Turkey was once Israel's closest Muslim ally. Now, the Turks are demanding that Israel apologize for its raid in May on aid ships bound for Gaza. Otherwise, the Turks warn they'll cut all diplomatic ties Israel. We hear from the BBC's Jonathan Head.
90 families are scheduled to be evicted and bulldozers are expected any day to come and demolish their houses. The World's Marco Werman speaks to Matthew Brindley, spokesperson for the Irish Traveller Movement in Britain.
It's been a long hot summer for a lot of us. But it's feeling even longer and hotter for some people in the Gaza Strip. That's because of incessant power outages, as The World's Matthew Bell reports from Gaza City.
Four African Union peacekeepers were killed when a mortar hit Somalia's presidential palace, officials say. Islamist insurgents battle government forces. The Washington Post's Sudarsan Raghavan has been filing from Mogadishu since the fighting began.
Gregory Levey is a former speech writer for Israeli prime minister Ariel Sharon. His new book is called: How to Make Peace in the Middle East in Six Months or Less Without Leaving Your Apartment. He speaks with anchor Lisa Mullins.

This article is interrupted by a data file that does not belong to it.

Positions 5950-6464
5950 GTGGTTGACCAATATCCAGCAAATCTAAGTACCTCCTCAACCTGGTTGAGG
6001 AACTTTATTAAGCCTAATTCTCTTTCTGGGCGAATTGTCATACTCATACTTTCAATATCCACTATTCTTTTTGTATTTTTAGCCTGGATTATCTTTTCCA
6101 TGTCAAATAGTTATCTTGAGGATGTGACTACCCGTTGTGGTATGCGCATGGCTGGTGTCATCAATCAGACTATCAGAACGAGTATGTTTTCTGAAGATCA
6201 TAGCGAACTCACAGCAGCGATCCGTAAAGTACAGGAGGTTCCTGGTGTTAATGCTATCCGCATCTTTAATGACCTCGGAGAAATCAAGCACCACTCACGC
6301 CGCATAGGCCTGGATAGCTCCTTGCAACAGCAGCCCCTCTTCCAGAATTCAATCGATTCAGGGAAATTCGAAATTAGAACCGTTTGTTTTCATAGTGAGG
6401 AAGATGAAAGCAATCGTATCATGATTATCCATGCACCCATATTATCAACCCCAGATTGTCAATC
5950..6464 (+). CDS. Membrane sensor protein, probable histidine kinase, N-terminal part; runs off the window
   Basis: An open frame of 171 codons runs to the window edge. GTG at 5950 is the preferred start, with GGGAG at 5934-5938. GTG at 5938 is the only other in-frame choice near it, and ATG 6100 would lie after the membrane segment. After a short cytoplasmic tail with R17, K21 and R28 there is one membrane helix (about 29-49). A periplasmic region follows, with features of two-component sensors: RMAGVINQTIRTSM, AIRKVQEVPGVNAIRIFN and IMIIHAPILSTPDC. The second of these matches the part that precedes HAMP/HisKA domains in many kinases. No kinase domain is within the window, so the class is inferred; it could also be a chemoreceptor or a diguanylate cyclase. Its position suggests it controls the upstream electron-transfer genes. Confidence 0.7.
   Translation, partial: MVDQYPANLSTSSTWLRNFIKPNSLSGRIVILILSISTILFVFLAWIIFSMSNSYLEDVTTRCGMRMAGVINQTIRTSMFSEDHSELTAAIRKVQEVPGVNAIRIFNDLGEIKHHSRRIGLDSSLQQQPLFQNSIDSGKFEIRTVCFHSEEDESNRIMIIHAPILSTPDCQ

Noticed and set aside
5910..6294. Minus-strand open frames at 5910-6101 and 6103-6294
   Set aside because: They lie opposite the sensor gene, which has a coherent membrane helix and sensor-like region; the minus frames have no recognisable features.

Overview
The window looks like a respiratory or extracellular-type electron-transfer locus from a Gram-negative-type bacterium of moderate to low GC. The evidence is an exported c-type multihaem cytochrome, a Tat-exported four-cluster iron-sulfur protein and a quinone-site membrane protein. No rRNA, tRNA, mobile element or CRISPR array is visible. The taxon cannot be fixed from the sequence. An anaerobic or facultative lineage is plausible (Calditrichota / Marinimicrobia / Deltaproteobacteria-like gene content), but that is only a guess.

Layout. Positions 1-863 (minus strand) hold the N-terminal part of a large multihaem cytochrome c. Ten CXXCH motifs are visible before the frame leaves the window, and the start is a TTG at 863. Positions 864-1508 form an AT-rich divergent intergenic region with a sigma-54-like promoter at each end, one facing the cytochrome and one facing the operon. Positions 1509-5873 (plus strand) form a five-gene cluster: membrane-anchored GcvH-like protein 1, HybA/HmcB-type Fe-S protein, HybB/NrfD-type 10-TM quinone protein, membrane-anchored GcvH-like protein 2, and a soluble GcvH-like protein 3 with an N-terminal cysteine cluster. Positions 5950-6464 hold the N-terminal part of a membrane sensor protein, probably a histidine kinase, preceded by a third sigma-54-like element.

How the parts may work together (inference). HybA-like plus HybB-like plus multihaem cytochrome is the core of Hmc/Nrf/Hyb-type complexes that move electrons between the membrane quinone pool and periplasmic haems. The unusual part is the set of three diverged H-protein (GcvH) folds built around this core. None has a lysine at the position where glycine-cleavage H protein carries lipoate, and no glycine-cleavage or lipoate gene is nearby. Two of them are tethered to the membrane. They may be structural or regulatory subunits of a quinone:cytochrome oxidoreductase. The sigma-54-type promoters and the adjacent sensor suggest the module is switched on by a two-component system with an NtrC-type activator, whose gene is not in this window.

A United Nations report on killings in the Democratic Republic of Congo between 1993 and 2003 accuses six other African nations of being involved in atrocities there. The World's Laura Lynch reports on how those countries are reacting to the report.
Some newspapers in Pakistan are reporting on State Department cables that have unflattering and inflammatory things to say about Indian authorities. The trouble is, the leaked cables are fakes. Anchor Lisa Mullins has details.
The government of Pakistan is struggling to survive after a key party quit the ruling coalition. Anchor Katy Clark discusses the impact of this for the fight against Islamic extremists with the BBC's Aleem Maqbool in the Pakistani capital, Islamabad.